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Rocking Out in China (Part Four) Posted by on Sep 8, 2021 in Culture, Music

Are you ready to rock? (你准备好摇滚了吗? nǐ zhǔn bèi hǎo yáo gǔn le ma?). I sure hope so, because today concludes our series on Rocking Out in China. In case you missed the previous posts, here are the links to get you caught up – Part One, Part Two, and Part Three. From the godfather of Chinese rock Cui Jian (崔健 cuī jiàn) and the sound known as Northwest Wind (西北风 xī běi fēng), to the legendary bands Black Panther (黑豹 hēi bào) and Tang Dynasty (唐朝 táng cháo) in the 80s-90s, to punk pioneers He Yong (何勇 Hé yǒng) and Brain Failure (脑浊 nǎo zhuó), it’s been a wild ride so far. In this final post, we’ll see what the rock scene has been like in China since the start of the millennium.

Image by Free-Photos from Pixabay

Girls Get in the Game

Since the beginning, the rock scene in China had been very male-dominated. That changed just before the turn of the millennium with the founding of Hang On the Box (or HOTB for short) in 1998. Described as “bitch punk,” the quarter was the first all-female rock band since Cobra (眼镜蛇 yǎn jìng shé), who formed in 1989 and only released one album.

HOTB got started with gigs in a Beijing dive bar called Scream Club (嚎叫俱樂部 háo jiào jù lè bù). The band attracted enough attention to be featured on a cover of Newsweek, accompanied by the headline “China: The Limits on Freedom.” The mainstream attention caused them to be shunned by their peers and led them to sign with a record label in Japan called Sister Benten. They would go on to tour internationally, including a stop at the South by Southwest festival in Austin, Texas.

To learn more about HOTB, check out this interesting illustrated history of the band. You can also listen to their full album Yellow Banana here:

A Rock Revival in the Middle Kingdom

With the rise of Cantopop and increasing censorship, the future seemed bleak for rock music in China. A revival started in the late 90s, though, thanks to bands like Reflector (反光鏡楽隊 fǎn guāng jìng lè duì). They even wrote a song about the legendary Scream Club, which you can rock out to in this YouTube video:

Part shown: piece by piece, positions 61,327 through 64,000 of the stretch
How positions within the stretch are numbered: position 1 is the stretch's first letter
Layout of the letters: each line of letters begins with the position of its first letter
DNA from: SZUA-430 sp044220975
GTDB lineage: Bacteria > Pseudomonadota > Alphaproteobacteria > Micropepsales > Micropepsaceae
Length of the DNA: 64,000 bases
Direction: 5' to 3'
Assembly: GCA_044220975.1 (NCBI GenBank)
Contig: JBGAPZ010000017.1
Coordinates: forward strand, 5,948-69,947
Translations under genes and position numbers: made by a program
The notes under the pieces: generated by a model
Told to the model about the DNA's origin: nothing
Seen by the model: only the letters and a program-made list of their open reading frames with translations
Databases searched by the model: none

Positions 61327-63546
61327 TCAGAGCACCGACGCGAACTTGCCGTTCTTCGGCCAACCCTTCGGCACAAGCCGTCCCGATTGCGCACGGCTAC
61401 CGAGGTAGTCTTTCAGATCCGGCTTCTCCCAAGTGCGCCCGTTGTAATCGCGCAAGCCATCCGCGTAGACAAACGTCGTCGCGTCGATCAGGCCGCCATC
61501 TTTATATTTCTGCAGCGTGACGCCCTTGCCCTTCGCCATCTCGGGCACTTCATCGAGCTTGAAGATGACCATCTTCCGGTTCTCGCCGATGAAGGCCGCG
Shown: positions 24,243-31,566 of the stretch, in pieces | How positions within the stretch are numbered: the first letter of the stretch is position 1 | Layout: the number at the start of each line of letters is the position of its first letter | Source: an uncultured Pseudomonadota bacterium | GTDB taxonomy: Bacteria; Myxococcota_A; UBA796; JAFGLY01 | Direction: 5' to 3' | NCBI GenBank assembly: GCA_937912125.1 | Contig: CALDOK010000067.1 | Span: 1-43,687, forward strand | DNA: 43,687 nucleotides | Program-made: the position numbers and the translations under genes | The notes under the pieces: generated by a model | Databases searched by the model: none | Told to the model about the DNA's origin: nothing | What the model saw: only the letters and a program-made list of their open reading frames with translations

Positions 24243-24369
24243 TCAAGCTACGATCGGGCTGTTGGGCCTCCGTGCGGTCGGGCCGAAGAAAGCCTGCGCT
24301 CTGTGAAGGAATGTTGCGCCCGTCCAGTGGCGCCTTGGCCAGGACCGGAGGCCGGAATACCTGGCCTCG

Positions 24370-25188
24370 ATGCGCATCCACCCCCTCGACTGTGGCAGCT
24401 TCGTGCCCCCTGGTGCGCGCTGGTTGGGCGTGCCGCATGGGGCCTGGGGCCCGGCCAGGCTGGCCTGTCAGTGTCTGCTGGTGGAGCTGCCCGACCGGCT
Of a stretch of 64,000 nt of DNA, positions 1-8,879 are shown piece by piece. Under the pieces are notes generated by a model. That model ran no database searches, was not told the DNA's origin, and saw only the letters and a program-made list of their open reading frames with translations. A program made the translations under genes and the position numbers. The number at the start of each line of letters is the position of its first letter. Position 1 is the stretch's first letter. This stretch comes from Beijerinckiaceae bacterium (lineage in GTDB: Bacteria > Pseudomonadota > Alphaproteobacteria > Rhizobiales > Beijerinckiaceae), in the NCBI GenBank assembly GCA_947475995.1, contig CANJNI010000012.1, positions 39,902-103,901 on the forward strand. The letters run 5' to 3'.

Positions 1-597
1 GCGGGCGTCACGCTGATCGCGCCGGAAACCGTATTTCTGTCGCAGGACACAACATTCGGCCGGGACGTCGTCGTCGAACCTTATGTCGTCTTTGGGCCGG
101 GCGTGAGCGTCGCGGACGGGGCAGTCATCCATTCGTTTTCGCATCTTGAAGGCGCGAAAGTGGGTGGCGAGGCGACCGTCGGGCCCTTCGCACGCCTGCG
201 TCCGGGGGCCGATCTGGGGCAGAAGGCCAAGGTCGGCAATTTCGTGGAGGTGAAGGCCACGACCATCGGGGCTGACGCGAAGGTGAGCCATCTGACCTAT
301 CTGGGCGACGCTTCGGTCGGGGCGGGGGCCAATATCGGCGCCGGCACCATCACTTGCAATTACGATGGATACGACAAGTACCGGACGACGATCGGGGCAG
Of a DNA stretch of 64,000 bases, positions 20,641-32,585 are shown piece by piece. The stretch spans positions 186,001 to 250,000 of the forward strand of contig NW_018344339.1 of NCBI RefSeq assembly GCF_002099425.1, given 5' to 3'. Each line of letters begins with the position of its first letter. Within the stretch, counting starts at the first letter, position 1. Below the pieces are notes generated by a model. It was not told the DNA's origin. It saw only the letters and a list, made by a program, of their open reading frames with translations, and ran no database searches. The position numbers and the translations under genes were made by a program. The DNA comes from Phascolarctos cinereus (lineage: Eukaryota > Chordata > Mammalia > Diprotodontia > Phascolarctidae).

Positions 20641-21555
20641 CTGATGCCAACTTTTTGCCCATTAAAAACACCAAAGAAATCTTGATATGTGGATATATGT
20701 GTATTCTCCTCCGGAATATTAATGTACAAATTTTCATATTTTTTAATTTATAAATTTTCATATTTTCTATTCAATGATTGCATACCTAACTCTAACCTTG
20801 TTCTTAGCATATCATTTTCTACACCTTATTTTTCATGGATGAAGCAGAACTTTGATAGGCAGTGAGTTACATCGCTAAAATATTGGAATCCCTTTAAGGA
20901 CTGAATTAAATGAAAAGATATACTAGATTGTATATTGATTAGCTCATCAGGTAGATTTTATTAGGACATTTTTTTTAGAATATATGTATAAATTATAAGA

Another influential band of the early aughts is Joyside. They were the subject of a documentary called Wasted Orient by American filmmaker Kevin Fritz. You can check out a very short trailer for the movie here:

Joyside even embarked on a European tour in 2007 and they became the subject of yet another documentary as well. This one was created by Berlin filmmakers about the underground punk rock scene in Beijing. It features a few other Chinese rock bands in addition to Joyside. Here’s a short clip from the film:

When we talk about Chinese rock in the 2000s, we can’t forget a band called Carsick Cars (晕车的车 yùn chē de chē). The indie-rock trio formed in 2005 and would go on to tour Europe alongside rock legends Sonic Youth. Their song “Zhong Nan Hai” (中南海 zhōng nán hǎi) is considered to be an anthem for the underground rock scene in China.

The name is a bit of a play on words, as it’s a popular cigarette brand in China yet is also the headquarters of the Communist Party near the Forbidden City. Watch the band rocking this song live in Brooklyn in this video:

The lyrics are pretty simple and you can probably sing along even if you’re a lower-level Chinese speaker. See for yourself:

中南海,中南海
中南海,中南海
x2

中南海,中南海
抽烟只抽中南海
x2

中南海,中南海
生活离不开中南海
x2

中南海,中南海
中南海,中南海
中南海,中南海
谁他妈抽了我的中南海?

Zhōngnánhǎi, zhōngnánhǎi
zhōngnánhǎi, zhōngnánhǎi
x2

zhōngnánhǎi, zhōngnánhǎi chōuyān zhǐ chōu zhōngnánhǎi
x2
zhōngnánhǎi, zhōngnánhǎi
shēnghuó lì bù kāi zhōngnánhǎi x2

zhōngnánhǎi, zhōngnánhǎi
zhōngnánhǎi, zhōngnánhǎi
zhōngnánhǎi, zhōngnánhǎi
shéi tā mā chōule wǒ de zhōngnánhǎi?

Zhongnanhai, Zhongnanhai
Zhongnanhai, Zhongnanhai
x2

Zhongnanhai, Zhongnanhai
I only smoke Zhongnanhai
x2

Zhongnanhai, Zhongnanhai
I can’t live without Zhongnanhai
x2

Zhongnanhai, Zhongnanhai
Zhongnanhai, Zhongnanhai
Zhongnanhai, Zhongnanhai
Who the f*** smoked my Zhongnanhai?

At a Chinese music festival.
Photo taken and used with permission from Sasha Savinov.

Music Festivals Come to China

A key development in the rock scene in China came with the introduction of the Midi Music Festival (迷笛音乐节 mí dí yīnyuè jié) in 1999. The festival has gone on almost every year since, drawing upwards of 80,000 fans and 100 acts from all over the world.

The festival was such a big hit that it even expanded into other cities. It’s now held in Beijing, Shanghai, Suzhou, and Shenzhen. Here’s a rocking clip from the 2013 Shenzhen edition of the band Escape Plan (逃跑计划 táo pǎo jì huà):

This was just the beginning of a new wave of festivals in China, including Modern Sky Music Festival (摩登天空音乐节 mó dēng tiān kōng yīn yuè jié) and Strawberry Music Festival (草莓音乐节 cǎo méi yīn yuè jié). If you’re curious about what it’s like attending a Chinese rock festival, check out some of my past posts about the Yi Xian Music Festival and Zhang Bei Music Festival.

While the big festivals have been postponed these past two years due to the pandemic, it’s clear that rock music is here to stay in China. What will the future hold? We will just have to wait and see…

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About the Author: sasha

Sasha is an English teacher, writer, photographer, and videographer from the great state of Michigan. Upon graduating from Michigan State University, he moved to China and spent 5+ years living, working, studying, and traveling there. He also studied Indonesian Language & Culture in Bali for a year. He and his wife run the travel blog Grateful Gypsies, and they're currently trying the digital nomad lifestyle across Latin America.


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